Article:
The Life and Mysterious Death of Karen Silkwood
In 1975, Silkwood's parents filed suit against Kerr-McGee for negligence on the part of Kerr-McGee resulting in Silkwood's plutonium contamination.
Four years later, in 1979, the case made it to U.S. District Court. The lead attorney, Gerry Spence, a larger-than-life character, was chosen because he seemed "folksy." He wore a large, wide cowboy hat, and held court in front of the reporters. The case was about exposing the truth. "Tell the truth, man, tell the truth, man, to the whole world," he said with a smile, "to the all the nuclear industry, to the AEC, to everybody."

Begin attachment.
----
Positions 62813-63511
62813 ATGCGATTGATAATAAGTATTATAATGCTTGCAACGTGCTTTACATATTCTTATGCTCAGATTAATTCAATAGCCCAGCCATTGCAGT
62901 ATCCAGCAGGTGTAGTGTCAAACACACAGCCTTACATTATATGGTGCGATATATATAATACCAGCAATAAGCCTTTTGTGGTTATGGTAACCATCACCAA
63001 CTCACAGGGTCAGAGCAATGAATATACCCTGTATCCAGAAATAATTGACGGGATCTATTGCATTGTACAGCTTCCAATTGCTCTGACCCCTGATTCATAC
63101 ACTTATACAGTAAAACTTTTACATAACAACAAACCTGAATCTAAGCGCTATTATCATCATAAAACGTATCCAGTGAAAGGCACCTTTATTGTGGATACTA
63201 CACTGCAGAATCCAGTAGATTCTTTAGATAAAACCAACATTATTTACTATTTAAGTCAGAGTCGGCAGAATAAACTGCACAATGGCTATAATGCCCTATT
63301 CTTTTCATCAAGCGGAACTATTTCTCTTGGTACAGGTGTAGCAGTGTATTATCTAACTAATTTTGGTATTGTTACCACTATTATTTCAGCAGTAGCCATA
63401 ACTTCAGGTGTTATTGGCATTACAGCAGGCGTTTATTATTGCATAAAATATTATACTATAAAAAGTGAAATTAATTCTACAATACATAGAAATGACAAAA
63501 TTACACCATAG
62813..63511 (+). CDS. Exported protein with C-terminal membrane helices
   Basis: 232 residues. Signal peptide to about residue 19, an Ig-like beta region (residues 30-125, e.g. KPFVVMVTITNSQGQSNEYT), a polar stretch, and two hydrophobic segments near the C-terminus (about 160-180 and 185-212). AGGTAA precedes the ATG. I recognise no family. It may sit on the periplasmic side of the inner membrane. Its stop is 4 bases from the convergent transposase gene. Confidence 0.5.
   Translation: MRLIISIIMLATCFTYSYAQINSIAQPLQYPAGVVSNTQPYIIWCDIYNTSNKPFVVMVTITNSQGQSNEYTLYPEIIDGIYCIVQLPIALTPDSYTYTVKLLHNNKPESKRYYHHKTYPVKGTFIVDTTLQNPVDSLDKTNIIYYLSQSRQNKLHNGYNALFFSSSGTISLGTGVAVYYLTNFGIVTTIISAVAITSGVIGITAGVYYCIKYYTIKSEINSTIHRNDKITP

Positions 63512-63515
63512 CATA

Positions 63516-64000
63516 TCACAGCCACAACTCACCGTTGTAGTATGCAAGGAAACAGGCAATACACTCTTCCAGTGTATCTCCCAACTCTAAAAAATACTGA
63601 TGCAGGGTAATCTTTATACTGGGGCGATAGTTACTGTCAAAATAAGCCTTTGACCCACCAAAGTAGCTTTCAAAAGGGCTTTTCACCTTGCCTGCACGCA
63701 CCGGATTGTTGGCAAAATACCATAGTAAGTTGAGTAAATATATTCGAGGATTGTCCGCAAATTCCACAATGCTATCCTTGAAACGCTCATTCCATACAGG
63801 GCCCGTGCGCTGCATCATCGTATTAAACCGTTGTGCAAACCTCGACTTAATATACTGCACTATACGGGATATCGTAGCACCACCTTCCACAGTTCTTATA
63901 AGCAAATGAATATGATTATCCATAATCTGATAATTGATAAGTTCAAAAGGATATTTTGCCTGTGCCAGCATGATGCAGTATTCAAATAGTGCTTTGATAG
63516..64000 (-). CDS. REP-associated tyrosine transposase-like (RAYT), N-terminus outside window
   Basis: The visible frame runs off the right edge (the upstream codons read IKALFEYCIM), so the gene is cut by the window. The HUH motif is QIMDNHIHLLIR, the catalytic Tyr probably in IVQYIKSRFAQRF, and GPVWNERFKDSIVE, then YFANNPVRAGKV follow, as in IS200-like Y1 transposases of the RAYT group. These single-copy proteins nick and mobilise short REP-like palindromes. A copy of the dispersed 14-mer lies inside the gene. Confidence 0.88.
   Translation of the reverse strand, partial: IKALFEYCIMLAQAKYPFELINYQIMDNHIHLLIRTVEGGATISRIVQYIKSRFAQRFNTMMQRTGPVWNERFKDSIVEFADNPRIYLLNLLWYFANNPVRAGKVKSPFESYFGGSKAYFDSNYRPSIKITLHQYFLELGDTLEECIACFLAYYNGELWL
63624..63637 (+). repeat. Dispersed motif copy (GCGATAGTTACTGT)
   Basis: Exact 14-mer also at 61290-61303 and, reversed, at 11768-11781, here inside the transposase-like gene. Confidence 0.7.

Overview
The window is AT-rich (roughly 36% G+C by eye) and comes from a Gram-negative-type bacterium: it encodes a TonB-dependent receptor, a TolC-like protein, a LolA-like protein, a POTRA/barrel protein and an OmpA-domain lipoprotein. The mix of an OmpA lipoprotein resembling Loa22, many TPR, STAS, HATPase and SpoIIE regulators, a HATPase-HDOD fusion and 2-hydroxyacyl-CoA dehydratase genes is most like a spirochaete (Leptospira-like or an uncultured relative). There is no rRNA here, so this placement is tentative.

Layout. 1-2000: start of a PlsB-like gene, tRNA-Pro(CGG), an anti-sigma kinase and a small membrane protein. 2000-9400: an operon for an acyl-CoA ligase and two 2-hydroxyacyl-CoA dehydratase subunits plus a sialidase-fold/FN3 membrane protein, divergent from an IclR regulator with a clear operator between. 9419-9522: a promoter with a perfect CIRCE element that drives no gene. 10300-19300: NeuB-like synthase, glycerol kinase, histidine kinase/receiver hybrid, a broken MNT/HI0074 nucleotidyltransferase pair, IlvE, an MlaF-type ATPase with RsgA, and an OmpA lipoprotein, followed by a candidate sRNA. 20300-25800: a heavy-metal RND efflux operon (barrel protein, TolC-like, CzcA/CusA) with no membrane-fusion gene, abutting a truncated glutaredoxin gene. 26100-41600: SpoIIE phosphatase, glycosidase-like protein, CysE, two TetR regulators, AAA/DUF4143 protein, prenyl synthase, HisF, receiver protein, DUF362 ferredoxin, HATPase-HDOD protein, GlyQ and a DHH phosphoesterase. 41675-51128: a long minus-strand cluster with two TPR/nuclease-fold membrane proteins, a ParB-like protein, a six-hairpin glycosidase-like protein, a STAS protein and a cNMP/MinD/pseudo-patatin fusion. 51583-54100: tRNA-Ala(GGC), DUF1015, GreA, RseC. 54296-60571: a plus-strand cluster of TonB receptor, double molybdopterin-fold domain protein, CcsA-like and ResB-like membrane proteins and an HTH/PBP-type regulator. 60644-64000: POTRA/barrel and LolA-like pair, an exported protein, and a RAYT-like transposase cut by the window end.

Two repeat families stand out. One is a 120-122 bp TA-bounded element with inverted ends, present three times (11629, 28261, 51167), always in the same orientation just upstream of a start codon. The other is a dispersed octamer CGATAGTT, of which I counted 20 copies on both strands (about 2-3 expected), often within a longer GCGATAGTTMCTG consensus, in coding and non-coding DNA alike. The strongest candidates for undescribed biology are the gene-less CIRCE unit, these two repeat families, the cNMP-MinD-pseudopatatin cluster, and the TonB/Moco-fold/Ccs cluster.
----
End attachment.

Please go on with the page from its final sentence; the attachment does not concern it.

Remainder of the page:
The two main points that the plaintiffs pushed were that the acceptable amount of exposure of plutonium was very much in question, an amount Kerr-McGee often exceeded, that the safety and that security at the plant was excessively lax—one employee testified to as many as 40 pounds of plutonium being simply missing.
The Silkwood family won: though the jury did not find that she was injured on the job and was not eligible for worker's compensation, the jury awarded the family $505,000 in damages, and for punitive damages, an award meant to send a message to big corporations: a shocking $10 million.
The case was appealed by Kerr-McGee. The United States Court of Appeals sided with Kerr-McGee and reversed the punitive damages.
The case made its way to the Supreme Court, where the central question was whether federal law preempted Oklahoma law on punitive damages. On this question, the Supreme Court reversed the Court of Appeals remanded the case. The case was being retried, when the family finally settled out of court for a reported $1.38 million. Kerr-McGee admitted no liability.